Heroin Addiction

Heroin is an illegal opioid derived from morphine. It is one of the most addictive drugs in existence. Using heroin can easily lead to an overdose or other terrible health issues.

Understanding Heroin Addiction

The main ingredient in heroin is morphine, a naturally-occurring compound that mimics endorphins in the brain. Heroin changes how the brain perceives things, its mood and the level of consciousness.

Heroin was first created from morphine in the 1800s because it was believed to be less addictive than morphine. Instead, it was found to be even more addictive.

Heroin reverts to morphine when injected so that it can bind to opioid receptors in the brain, producing a sudden burst of intense pleasure. This intense rush only lasts a couple of minutes. It is followed by a milder euphoria that gradually goes away. Once this happens the user will feel sluggish, sleepy and satisfied. Users will have confusion, slurred speech and slowed body motions for several hours.

It is listed as a Schedule I drug because it has no medicinal use. Heroin addiction is common, especially among people who have become tolerant to prescription drugs.

Today, heroin is sold on the street as smack, dope, mud, horse, skag, junk and other names when combined with different drugs.

Heroin can be used in many ways.

  • 68% of people who use heroin will inject it
  • 25% of people will inhale it
  • 4% of people will smoke it
  • Less than 1% will take it orally

How it is used determines how quickly you will feel its effects.

Method of use

Effects set in after…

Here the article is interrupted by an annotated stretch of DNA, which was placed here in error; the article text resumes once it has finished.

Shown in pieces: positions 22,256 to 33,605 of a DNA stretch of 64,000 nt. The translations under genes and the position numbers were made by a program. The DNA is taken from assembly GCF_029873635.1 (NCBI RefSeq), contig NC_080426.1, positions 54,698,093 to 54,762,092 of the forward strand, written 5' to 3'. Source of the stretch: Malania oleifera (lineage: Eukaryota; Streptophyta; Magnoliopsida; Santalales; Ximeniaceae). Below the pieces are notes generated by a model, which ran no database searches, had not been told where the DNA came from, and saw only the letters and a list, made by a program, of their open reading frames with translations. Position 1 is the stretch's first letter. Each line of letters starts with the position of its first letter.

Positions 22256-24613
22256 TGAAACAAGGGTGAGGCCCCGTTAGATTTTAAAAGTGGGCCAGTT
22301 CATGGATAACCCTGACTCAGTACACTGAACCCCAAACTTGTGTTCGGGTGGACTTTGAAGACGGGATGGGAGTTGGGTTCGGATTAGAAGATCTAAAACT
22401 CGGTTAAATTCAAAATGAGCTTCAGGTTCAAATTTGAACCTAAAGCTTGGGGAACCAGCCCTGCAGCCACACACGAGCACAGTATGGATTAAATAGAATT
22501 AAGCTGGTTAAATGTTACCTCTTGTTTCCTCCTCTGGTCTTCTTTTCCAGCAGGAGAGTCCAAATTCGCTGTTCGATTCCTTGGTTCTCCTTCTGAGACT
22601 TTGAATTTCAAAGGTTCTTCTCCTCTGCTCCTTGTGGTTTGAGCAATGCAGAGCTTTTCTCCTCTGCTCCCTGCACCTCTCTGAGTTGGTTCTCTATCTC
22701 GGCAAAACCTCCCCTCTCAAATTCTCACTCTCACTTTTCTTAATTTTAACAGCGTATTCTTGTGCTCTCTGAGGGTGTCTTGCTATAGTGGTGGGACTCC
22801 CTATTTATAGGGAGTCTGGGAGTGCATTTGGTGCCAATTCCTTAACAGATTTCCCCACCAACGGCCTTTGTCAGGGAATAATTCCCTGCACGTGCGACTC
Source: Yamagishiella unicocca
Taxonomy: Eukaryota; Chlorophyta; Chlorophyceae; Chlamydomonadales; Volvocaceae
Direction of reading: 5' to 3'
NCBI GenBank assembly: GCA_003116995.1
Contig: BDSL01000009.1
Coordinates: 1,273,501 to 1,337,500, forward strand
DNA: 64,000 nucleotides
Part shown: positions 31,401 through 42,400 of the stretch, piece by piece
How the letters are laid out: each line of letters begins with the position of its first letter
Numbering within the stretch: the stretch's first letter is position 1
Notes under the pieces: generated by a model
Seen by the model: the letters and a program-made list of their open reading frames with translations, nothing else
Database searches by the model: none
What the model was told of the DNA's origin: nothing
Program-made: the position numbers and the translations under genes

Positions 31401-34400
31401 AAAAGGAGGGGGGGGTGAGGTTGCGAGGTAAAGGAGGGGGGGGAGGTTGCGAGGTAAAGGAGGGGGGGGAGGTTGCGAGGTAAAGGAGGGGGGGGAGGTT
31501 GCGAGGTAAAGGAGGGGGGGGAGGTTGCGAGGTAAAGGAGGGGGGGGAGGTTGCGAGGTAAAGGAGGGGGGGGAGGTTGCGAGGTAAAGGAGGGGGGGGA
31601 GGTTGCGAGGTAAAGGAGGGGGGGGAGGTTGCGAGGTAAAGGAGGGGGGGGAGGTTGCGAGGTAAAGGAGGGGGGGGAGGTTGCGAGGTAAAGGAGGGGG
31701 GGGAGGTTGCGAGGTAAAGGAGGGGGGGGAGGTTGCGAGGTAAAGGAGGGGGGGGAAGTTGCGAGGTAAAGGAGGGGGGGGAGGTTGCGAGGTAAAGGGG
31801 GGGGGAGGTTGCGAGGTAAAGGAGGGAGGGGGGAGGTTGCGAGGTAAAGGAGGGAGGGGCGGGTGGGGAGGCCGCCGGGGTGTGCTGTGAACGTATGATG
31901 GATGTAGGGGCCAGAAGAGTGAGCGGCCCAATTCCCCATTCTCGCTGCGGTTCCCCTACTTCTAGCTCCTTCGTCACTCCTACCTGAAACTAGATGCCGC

• Injection into vein
  • 7-8 seconds
  • Injection into muscle
  • 5-10 minutes
  • Smoking
  • 10-15 minutes
  • “Banging” (Snorting)
  • 10-15 minutes
  • “Plugging” (Rectal administration)
  • 10-15 minutes
  • “Skin popping” (subcutaneous injection)
  • 20 minutes
  • Taking it orally
  • 30 minutes


Consequences of Heroin Addiction

Heroin has a high risk of dependence even with short-term use. Because heroin’s “high” is so powerful, your body becomes unable to make its own endorphins. This means you will need it to feel natural pleasure or pain relief.

Chronic heroin use leads to addiction and causes difficulty in handling stress, making good choices and regulating one’s behavior. The effects of long-term heroin abuse are permanent.

People with heroin addictions go through cycles of trying to buy, use and recover from heroin. This damages job stability and personal relationships.

People with heroin addictions may engage in risky behaviors that lead to injuries, sexually-transmitted diseases and legal problems. Despite the disastrous effect of the drug on their life, they continue to pursue it.

Heroin Withdrawal

There are two stages of withdrawal from heroin.

Stage 1

Stage 1 occurs within several hours of the last drug use.

Symptoms of Stage 1 heroin withdrawal include:

  • Moodiness
  • Restlessness
  • Extreme drug cravings

Stage 2

Stage 2 happens 8-24 hours after stopping the drug.

Symptoms of Stage 2 include:

  • Nausea and vomiting
  • Extremely runny nose/eyes
  • Stomach cramps and diarrhea
  • Muscle spasms
  • Fever or chills
  • Increase in blood pressure and/or respiratory rate

These symptoms aren’t life-threatening, but they are very uncomfortable. They put people with heroin addictions at high risk of going back to the drug during withdrawal.

Kent S. Hoffman, DO

Kent S. Hoffman, D.O. has been practicing medicine for nearly 30 years. He is board-certified to practice addiction medicine and family medicine. Dr. Hoffman gets to know his patients on a first-name basis to provide compassionate and professional health care.

Last modified: 01/14/2019